Eleven dead bodies have been recovered and the two remaining people are presumed dead, rescue services said after the Super Puma chopper transporting North Sea oil platform workers went down around midday in the archipelago off the coast of Bergen, Norway's second-biggest city.
Rescue services recovered eleven bodies but called off the search for the two remaining passengers five hours later saying they could not have survived the crash.
"We presume that all 13 are dead," Borge Galta, head of theJoint Rescue Coordination Centre of Southern Norway (Hovedredningssentralen i Sør-Norge - JRCC), told AFP.
The cause of Norway's worst helicopter accident in decades was not immediately known, but investigators seemed to be leaning towards a technical problem.
The helicopter was carrying 11 Norwegians, one Briton and one Italian when it crashed near the island of Turøy.
The helicopter broke into pieces near a small island and debris was found scattered on land and at sea. Part of the chopper containing the bodies of some of the victims was resting on the seabed under five to seven metres (16 to 23 feet) of water, around 20 metres from land, rescue officials said.
The aircraft's black boxes were later retrieved, Dagbladet newspaper reported.
Several witnesses described seeing a powerful explosion and people were seen in the sea.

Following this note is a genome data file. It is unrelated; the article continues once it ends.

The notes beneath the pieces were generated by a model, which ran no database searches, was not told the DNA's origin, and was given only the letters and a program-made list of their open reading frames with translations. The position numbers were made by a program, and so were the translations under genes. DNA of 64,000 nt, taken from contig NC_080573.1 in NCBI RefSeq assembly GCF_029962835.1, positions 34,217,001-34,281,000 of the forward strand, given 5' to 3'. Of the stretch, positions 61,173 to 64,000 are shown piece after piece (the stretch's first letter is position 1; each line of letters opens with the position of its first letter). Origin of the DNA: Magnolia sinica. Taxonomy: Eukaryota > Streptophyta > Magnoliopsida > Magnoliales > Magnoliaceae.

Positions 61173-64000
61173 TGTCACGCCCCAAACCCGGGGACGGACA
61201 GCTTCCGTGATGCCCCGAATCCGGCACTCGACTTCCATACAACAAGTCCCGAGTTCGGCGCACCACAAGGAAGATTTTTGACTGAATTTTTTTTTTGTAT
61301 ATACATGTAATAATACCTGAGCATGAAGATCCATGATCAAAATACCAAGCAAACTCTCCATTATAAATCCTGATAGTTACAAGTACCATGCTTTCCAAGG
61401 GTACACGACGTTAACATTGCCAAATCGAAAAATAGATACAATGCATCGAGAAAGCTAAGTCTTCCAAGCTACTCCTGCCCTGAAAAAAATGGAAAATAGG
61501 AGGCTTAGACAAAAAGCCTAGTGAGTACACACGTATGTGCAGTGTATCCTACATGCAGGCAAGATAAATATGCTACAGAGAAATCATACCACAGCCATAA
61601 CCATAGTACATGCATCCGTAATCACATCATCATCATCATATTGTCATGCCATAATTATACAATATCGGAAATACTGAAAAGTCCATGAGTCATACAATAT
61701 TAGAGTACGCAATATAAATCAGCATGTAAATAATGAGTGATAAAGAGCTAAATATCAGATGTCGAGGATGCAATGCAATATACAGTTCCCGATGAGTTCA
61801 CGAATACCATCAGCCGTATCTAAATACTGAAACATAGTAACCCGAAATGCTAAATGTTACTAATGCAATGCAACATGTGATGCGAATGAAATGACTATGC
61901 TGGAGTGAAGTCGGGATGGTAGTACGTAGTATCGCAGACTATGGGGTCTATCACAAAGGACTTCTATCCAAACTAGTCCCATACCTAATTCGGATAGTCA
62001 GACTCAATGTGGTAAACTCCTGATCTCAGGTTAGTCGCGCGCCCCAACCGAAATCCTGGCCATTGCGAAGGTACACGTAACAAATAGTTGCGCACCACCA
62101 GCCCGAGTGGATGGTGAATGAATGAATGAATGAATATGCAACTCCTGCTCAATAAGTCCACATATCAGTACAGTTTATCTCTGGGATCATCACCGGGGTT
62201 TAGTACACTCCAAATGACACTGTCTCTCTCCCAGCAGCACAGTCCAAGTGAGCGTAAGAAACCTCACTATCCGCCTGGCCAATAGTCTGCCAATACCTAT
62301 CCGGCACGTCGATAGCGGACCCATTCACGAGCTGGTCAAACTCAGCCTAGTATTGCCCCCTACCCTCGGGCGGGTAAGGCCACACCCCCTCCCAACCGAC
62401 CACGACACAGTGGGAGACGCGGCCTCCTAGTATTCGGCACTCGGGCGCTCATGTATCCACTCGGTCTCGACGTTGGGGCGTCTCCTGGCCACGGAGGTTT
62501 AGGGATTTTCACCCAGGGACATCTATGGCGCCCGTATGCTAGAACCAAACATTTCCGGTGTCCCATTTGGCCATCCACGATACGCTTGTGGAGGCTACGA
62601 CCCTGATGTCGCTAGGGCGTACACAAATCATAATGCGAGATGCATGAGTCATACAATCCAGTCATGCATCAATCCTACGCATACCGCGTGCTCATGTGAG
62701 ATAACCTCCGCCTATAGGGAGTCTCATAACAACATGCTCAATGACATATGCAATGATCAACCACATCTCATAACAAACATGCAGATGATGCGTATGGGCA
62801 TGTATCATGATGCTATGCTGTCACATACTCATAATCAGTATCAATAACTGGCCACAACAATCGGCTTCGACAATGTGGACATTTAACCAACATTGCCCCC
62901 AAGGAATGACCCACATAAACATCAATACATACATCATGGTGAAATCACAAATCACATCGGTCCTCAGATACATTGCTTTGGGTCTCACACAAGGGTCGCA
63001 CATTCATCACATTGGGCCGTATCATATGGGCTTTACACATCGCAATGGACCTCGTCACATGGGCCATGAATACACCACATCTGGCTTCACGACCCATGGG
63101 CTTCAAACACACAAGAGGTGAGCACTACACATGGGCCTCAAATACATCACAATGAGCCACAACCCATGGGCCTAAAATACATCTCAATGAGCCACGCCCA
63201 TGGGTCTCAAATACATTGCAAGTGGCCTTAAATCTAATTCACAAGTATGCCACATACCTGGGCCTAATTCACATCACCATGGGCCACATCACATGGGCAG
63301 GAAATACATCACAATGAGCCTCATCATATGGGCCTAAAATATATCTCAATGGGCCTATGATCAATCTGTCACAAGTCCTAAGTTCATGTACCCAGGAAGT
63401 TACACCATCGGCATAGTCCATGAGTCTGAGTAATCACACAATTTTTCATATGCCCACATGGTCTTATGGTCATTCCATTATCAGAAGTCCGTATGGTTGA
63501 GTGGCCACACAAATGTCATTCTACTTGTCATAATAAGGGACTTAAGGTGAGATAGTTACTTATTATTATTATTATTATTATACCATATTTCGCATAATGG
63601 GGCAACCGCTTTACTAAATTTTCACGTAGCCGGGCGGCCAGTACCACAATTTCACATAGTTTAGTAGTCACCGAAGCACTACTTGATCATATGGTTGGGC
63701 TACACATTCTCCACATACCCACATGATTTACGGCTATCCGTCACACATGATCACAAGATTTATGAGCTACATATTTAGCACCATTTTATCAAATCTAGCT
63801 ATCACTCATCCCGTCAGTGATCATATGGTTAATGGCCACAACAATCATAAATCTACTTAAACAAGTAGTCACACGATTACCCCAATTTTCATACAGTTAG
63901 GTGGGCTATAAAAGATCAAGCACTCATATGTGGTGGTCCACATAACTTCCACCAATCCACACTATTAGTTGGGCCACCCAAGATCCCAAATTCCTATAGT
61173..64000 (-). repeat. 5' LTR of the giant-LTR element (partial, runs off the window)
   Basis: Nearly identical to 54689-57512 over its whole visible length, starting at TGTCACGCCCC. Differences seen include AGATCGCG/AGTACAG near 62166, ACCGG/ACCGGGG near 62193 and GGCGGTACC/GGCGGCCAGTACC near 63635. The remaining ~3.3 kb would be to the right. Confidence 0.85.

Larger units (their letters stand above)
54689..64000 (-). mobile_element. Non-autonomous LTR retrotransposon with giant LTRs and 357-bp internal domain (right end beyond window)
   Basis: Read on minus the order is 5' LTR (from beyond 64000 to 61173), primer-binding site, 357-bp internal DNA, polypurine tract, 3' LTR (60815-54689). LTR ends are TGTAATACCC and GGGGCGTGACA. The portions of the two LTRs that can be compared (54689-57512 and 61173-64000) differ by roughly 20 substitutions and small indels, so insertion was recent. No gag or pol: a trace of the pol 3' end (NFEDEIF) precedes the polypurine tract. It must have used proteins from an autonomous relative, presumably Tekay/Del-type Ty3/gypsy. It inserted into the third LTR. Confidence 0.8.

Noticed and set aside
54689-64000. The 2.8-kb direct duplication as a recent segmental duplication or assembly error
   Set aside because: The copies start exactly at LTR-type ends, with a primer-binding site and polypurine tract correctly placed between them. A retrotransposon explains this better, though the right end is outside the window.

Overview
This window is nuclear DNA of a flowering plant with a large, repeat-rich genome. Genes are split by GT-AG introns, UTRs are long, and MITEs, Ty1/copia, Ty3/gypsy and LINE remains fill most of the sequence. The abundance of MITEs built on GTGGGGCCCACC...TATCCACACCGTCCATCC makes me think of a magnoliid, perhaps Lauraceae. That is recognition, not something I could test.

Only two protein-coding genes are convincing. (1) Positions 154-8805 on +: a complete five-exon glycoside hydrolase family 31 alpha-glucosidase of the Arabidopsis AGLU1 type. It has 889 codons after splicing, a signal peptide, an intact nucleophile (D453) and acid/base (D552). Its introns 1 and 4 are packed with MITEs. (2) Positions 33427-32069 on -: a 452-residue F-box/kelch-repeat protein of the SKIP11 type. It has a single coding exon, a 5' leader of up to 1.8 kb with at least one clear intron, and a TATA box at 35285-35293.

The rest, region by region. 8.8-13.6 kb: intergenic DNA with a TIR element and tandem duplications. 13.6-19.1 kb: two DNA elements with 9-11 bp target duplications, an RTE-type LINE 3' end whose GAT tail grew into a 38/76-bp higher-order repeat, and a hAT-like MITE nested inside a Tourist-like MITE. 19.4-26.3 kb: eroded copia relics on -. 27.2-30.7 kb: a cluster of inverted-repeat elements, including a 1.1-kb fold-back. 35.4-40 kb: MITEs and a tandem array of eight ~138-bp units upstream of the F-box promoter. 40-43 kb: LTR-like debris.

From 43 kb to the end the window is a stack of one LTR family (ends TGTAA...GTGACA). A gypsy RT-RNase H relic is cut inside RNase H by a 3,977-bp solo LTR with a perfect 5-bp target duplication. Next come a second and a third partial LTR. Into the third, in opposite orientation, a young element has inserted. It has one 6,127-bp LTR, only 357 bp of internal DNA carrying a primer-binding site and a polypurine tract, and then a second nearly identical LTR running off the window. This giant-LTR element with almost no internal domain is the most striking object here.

"I head a helicopter coming from the North Sea. It was a strange sound. As I looked up the rotor flew off to the left as the helicopter came down to the right," eyewitness Jon Sekkingstad told broadcaster NRK.
"The helicopter exploded when it hit the ground. It was frightening," he added.
The helicopter was returning from the Gullfaks B platform, in one of Norway's biggest offshore oil fields, which is operated by state-owned Statoil.
Live footage showed leisure boats rushing toward the scene, where thick black smoke was billowing into the sky.
The helicopter was an EC225, also known as a Super Puma. Broadcaster NRK reported that ten helicopters of the same model in Norway were retired from use in 2012 after two of them were involved in emergency landings.
Norway's civil aviation authority said it had grounded all EC225 helicopters until further notice.
Chopper was due inspection
Verdens Gang newspaper reported that the owner of the helicopter, CHC Helikopterservice, had twice obtained a postponement of a scheduled technical inspection of the stricken helicopter.
A spokesman for Norway's accident investigation board, William Bertheussen, said investigators were trying to protect the crash site to get a full reading of the cause of the accident.
The crash was the deadliest of its kind in Norway since 1978, when a chopper plunged into the sea, killing 18 people.
On August 23, 2013, a Super Puma AS332 L2, an older model of the same helicopter, crashed into the North Sea near the Shetland Islands, killing four.
Gullfaks, one of Norway's biggest offshore oil fields, suspended its drilling operations until further notice.